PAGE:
Angeline May ‘02
ASMC Vice President 2001
After several years of worry about the future of Mills due to dwindling finances, I am thrilled with the prospect of the alliance with Northeastern University. This is a unique opportunity that will allow Mills to thrive. There is hope in my heart for Mills to continue to provide each student with the environment that supports individual exploration and growth. It proved to be essential for me to know I could meet the challenges that life continues to uncover.
Nancy Sanger ‘64
Starting as a student in the class of 1980, then as an alum who was there during the 1990 strike, and finally (surprisingly) becoming employed staff at Mills, I endorse and stand with the statement given by the Mills College staff-alumnae. This has been a very difficult time. It breaks my heart to walk across the campus and think it may be no more. I believe the best course of action is for the Alumnae Association to immediately withdraw its lawsuit and join with the effort needed to make the transition with Northeastern University and to develop the Mills Institute.
Lila Abdul-Rahim ‘80, Staff
As an incoming graduate student I know I will be able to graduate before the potential closure date of Mills. However, an alliance with Northeastern University would provide me continuing opportunities in education, such as an easier transition into pursuing a Ph.D. I also believe that an alliance with Northeastern University would provide additional resources and opportunities while I am still in school. I believe and am confident that the students and faculty of Mills will be able to sustain the social justice and activist mentality of Mills beyond a partnership with Northeastern University.
Graduate Student, Class of 2023
Dear President Hillman and the Board of Trustees:
I know that there has been a lot of negativity surrounding the decision to merge with Northeastern. I just wanted to mention that I support the merger 100%, along with many of my freshman and sophomore colleagues. Right now Mills College is at a crossroads between either merging with another college or shutting its doors for good.
I was promised a Mills education, but it is out of my reach. This is as result of the never-ending lawsuits with the alums and the Save Mills Coalition. I gave up on receiving emails from them. I would rather try to remain neutral with this situation. I understand the fact that colleges must change to accommodate the ever-changing world.
I am sick and tired of the misinformation by the Save Mills Coalition in regards to the Northeastern merger. I would rather have a non-biased news source giving information about the merger from both sides. If the misinformation and the constant delays of the votes happen, then students will have no choice but to transfer. The AAMC and Save Mills Coalition say they support the students. I wonder what actions they have done besides giving misinformation and conducting lawsuits? Have the groups taken a recent student, faculty, staff, and alum survey on support for the Northeastern merger that doesn’t filter the responses? Did you do a town hall either in person or virtually to mentally prepare students for the possibility of the merger?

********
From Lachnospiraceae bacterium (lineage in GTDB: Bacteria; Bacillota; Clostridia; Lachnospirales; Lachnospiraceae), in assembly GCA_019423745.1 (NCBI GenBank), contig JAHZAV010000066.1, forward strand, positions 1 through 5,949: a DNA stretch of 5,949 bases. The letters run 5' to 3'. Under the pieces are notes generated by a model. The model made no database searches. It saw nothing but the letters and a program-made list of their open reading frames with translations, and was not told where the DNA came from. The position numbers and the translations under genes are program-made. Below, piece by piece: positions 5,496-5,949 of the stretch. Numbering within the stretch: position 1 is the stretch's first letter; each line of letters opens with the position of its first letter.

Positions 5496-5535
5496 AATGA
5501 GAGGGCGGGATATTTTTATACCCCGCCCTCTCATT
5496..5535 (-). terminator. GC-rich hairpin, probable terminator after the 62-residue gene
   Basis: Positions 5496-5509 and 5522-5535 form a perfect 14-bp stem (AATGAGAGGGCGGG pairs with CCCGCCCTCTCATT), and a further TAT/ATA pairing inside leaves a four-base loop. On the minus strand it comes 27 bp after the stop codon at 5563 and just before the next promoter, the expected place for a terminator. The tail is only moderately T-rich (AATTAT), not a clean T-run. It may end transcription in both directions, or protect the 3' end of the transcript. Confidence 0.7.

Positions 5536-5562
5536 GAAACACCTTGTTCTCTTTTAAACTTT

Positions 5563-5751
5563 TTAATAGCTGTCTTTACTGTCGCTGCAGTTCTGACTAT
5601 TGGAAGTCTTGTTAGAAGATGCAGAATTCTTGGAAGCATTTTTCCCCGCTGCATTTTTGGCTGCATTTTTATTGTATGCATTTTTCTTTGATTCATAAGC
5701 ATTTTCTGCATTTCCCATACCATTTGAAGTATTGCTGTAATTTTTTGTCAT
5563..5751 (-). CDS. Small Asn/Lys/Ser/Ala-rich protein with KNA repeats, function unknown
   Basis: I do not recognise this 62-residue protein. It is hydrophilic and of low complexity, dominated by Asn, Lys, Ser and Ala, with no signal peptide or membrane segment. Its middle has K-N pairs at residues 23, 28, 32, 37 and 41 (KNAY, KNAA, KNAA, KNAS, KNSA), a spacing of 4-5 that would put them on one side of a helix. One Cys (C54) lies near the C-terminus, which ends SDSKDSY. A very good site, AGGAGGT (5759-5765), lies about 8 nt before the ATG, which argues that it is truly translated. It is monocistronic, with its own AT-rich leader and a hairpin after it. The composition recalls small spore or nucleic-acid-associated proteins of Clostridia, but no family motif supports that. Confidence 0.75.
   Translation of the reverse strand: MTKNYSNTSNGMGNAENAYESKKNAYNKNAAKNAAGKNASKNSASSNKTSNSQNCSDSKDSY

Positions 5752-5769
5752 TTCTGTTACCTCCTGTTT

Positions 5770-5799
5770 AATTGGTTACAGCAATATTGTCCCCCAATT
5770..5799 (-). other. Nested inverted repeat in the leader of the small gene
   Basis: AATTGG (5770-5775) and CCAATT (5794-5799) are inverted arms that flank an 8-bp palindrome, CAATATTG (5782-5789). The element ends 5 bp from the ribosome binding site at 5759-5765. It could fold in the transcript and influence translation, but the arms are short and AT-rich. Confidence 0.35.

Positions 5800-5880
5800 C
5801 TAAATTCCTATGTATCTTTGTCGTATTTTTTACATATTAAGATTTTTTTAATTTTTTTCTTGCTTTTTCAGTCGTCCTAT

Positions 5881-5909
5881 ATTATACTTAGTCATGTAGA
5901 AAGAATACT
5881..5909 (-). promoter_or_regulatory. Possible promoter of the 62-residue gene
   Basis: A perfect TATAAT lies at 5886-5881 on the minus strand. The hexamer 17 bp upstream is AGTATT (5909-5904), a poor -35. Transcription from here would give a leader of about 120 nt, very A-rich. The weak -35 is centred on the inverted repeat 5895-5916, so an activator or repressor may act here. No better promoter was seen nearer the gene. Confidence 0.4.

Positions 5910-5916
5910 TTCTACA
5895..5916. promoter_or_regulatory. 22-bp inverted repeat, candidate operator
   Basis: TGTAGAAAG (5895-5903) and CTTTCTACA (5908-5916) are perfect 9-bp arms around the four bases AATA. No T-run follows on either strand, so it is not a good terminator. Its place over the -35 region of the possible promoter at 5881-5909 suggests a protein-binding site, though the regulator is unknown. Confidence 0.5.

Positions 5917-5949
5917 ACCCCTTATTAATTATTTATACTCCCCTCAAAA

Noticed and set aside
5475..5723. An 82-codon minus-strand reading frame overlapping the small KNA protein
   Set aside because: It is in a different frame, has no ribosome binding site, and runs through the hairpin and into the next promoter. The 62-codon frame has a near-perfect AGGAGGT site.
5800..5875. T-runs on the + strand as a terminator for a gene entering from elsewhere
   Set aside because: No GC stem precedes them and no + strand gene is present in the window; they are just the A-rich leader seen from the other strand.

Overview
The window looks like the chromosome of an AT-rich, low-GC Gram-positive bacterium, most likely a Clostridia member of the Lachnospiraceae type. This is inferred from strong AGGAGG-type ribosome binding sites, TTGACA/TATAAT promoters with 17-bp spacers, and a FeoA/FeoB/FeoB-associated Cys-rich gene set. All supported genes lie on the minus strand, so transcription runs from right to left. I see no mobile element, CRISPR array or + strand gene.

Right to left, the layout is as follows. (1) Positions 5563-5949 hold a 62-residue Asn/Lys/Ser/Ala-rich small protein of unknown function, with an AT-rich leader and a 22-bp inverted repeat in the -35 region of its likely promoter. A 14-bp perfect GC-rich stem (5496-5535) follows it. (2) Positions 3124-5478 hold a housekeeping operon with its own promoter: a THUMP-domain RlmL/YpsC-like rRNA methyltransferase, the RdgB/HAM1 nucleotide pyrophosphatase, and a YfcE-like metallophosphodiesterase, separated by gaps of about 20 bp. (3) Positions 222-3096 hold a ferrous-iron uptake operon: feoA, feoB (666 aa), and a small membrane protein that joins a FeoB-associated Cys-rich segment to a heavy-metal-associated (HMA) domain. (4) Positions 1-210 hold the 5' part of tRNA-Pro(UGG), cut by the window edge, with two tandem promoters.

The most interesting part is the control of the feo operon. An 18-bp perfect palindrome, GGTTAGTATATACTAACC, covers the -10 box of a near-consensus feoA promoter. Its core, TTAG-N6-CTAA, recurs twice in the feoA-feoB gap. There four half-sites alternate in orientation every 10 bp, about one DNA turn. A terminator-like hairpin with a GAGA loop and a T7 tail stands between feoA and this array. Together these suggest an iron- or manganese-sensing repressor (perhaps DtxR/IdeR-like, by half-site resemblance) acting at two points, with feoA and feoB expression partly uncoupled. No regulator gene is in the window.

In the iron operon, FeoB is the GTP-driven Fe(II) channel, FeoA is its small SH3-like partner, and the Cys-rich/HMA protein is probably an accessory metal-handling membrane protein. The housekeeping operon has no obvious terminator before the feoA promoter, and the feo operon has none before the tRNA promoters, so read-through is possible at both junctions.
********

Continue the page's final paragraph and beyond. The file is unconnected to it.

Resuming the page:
Students as sophomores and freshman will [sic] shut the door for you, as a result of delaying the decision to merge. I won’t be able to see my new friends that I have made at the transfer school and have the same class experience at another university. The professors may be different. I am concerned that some of the classes may be too big, and there may not be the same quality of support. It may be just receiving support from another peer, but not the professor.
I support Hillman and the Board of Trustees for making a decision that is essentially a financial gamble, but has great intentions for the Mills community.
Please vote yes on the merger, and mention to the AAMC and the Save Mills Coalition that the savior for Mills College financially is coming in the form of the Northeastern merger. Also communicate to the AAMC and the Save Mills Coalition with the message that the students are upset with the never-ending lawsuits.
Mayah Estrov, Class of 2024
President Hillman and the Board of Trustees:
I know you've received a lot of negativity for the Northeastern merger, and I just want to say very clearly that I 100% support the merger, as do many of the other freshmen and sophomores that I've talked to (who this merger, or lack thereof, would actually affect). I'm tired of the Save Mills group/alums pushing for this deal to fall through and delaying it, when their college futures and degrees are not on the line. They have also been spreading misinformation about the merger and what it would mean for undergraduate students and majors, as well as the endowment which is extremely frustrating to hear.